Driverless vehicles might seem like something out of a science-fiction film, but there are already over 30 million on the roads, as of 2022.
While Avis has no self-driving vehicles in its rental fleet today, this could well be a different story in a few years time. So how do self-driving cars work?
To navigate the roads, driverless vehicles use an ingenious combination of high-tech hardware and artificial intelligence software. Together, this system allows the car to process information about its environment, then to start, stop, slow down, speed up and manoeuvre as necessary.
They’re not as complicated as you might think. Our self-driving cars guide will talk you through any questions you might have about this innovative technology.
To navigate the roads, driverless vehicles use an ingenious combination of high-tech hardware and artificial intelligence software. Together, this system allows the car to process information about its environment, then to start, stop, slow down, speed up, and manoeuvre as necessary.
We'll look into autonomous vehicles' use of of cameras, LIDAR, radar and computer chips below.
The camera system is perhaps the most important element of self-driving car technology. Several different high-resolution cameras are placed at key positions around the vehicle, providing full visibility of its surroundings.
Lidar is a type of sensing system that bounces light waves off surfaces, generating a highly detailed 3D map of a particular space. You might have spotted these little sensors spinning around on top of driverless cars.
Radar technology is usually incorporated into a driverless car. Though it might lack the fine resolution of LIDAR or cameras, it’s ideally suited to detecting particular features of the environment. It works using radio waves, which means that it stays effective in tricky conditions like snow or rain.
Many other types of sensing equipment are used as part of the self-driving car’s hardware. These include GPS (Global Positioning System) trackers, ultra-sonic sensors, and inertial sensors that can get internal feedback on the car’s motion.
After the sensors provide the car with all the information that it needs about its environment, it’s the on-board computer chips that allow it to make the appropriate driving decisions. Internal processors take in the external data and run complicated AI algorithms on it, often making use of advanced machine learning techniques to improve their accuracy and efficiency. This is then used to operate the mechanical parts of the car – the brakes, transmission, steering, headlights etc.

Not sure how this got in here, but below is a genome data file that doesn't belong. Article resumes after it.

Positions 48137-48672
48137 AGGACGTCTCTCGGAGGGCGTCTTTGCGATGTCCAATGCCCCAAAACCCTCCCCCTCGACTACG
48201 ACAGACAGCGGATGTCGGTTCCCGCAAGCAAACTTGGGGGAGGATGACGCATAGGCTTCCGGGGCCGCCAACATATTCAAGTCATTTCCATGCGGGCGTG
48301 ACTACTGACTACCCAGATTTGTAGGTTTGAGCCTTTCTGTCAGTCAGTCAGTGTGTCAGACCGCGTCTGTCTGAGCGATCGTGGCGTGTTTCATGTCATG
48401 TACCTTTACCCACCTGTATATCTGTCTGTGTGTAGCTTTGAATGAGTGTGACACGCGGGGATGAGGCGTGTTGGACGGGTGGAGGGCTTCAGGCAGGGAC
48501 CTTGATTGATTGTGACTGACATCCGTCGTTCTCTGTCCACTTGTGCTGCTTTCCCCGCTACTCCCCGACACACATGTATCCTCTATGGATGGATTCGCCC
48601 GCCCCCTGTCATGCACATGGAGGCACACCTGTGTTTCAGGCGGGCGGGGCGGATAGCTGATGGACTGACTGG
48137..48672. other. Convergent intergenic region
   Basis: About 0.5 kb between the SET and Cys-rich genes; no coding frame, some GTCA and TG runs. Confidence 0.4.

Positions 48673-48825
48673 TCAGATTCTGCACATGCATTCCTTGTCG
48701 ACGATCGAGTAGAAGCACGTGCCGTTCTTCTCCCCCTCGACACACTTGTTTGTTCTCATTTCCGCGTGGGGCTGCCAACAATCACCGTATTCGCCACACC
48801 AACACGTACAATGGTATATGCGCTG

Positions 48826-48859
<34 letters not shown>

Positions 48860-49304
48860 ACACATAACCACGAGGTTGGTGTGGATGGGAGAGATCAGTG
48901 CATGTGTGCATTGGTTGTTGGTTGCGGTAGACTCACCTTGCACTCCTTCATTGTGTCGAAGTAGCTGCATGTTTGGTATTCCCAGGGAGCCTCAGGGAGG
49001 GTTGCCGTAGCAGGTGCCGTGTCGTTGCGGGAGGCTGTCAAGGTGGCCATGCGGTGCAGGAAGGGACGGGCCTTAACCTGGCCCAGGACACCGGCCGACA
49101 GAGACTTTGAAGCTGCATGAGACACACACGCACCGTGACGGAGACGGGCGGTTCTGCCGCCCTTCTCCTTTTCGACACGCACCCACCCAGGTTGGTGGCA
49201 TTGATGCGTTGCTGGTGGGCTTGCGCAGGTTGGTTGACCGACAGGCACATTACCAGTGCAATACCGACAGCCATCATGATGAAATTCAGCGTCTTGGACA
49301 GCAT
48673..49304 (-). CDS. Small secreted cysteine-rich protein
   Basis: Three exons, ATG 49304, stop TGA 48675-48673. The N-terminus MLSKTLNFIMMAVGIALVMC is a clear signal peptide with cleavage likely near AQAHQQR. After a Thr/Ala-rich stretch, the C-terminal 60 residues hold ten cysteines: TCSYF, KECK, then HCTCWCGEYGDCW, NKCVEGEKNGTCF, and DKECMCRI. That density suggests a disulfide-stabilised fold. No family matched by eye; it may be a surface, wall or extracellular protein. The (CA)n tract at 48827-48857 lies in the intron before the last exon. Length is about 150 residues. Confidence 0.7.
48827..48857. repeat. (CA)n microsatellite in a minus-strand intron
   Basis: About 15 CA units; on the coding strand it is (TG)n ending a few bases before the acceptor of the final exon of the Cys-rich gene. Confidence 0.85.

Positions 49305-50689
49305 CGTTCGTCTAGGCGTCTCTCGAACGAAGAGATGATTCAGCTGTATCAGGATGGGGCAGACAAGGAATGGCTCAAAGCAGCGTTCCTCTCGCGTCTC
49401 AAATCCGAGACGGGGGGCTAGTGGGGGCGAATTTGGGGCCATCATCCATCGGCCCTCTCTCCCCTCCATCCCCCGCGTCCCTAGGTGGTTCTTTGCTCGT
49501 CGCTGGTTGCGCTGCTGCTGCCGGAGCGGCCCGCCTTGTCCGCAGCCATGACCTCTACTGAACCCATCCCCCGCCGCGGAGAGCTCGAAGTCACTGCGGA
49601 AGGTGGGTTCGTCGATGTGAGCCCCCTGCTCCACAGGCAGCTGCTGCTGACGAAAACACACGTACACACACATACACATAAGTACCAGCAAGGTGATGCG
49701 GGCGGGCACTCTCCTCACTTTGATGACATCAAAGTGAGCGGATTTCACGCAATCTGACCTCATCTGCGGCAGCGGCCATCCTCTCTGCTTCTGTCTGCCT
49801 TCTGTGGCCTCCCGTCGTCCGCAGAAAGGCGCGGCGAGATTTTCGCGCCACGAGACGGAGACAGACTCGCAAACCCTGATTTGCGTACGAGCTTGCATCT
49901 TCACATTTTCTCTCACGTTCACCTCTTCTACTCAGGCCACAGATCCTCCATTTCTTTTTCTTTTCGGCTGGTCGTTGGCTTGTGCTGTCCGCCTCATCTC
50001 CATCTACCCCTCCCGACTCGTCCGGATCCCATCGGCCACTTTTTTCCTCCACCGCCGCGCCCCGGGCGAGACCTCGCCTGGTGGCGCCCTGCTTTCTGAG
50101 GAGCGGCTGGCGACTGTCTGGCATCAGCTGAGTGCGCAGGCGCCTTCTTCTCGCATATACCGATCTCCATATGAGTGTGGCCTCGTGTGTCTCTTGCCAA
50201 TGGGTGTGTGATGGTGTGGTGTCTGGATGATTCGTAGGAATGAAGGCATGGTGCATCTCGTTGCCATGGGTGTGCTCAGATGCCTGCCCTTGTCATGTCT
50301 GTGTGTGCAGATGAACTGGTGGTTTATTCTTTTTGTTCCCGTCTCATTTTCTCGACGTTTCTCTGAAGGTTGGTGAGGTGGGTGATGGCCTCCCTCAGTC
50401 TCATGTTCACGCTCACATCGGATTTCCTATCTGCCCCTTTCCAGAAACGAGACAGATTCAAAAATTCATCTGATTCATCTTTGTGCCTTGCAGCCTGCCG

Public and private funding is promoting the development of driverless technology, as it is believed that removing the driver from the driving process could have a number of significant advantages for both individuals and society in general. But what are the main benefits of self-driving cars?
A key benefit that many have identified in self-driving cars is the removal of human error. According to official data, over 1 million people die in car accidents each year, and a further 50 million road users are injured globally. Reports suggest that as many as 93% of these preventable casualties are caused by fatigue, risk-taking, lack of concentration, and everyday mistakes made by one or more drivers. With driverless cars, these issues would be entirely eradicated, and road use would be made a lot safer for passengers and pedestrians.
For many people, driving a car is one of the great joys of life. But even for passionate motorists, it’s not always the most convenient thing to do. Self-driving technology offers all the benefits of a car, without the stress of sitting in heavy traffic or navigating busy roads. It can also allow non-motorists to get from A to B much more easily. The elderly and people with disabilities would see a huge improvement in their quality of life, no longer relying on others to help them get around. There are also clear benefits of self-driving cars in everyday situations, and emergencies big or small – someone could safely hop in their driverless vehicle if they were intoxicated, take someone to the hospital if they were injured and incapable of driving, or just use one to send a few forgotten belongings to work, school, or the airport.
With cars that drive themselves, there would no longer be a requirement that every vehicle has at least one person who knows how to drive. That would make ride-sharing much easier, as anyone could just get into a driverless car when necessary. More carpooling means fewer vehicles on the road and less traffic. Self-driving tech also means that cars circulate more efficiently, with more consistent speeds and less hesitation. The benefits of reduced congestion are clear – reduced CO2 emissions, less noise pollution, safer roads, more liveable urban environments.
As interest in driverless cars has increased over the past decade or so, many people have drawn attention to the safety issues involved with a fully-autonomous vehicle. What happens if something goes wrong? Can we trust automated technology to take control over such a crucial, and potentially lethal everyday activity? The ethics of self-driving cars is another issue.
Many critics suggested that a computer algorithm designed by a car manufacturer’s software engineers wouldn’t value human life in the same way as a regular driver would. Could additional dangers result from this reduced sensitivity and awareness? Even passionate advocates of the technology are being forced to tackle the all-important question: “are self-driving cars safe?”.
The short answer is that they probably are as safe as we need them to be. As we stated above, the vast majority of deaths and injuries on the road are caused by driver error, and self-driving cars would eliminate this factor almost entirely. But it’s important to keep ethical issues in mind at all times and to stay vigilant and responsible as driverless technology increases in popularity.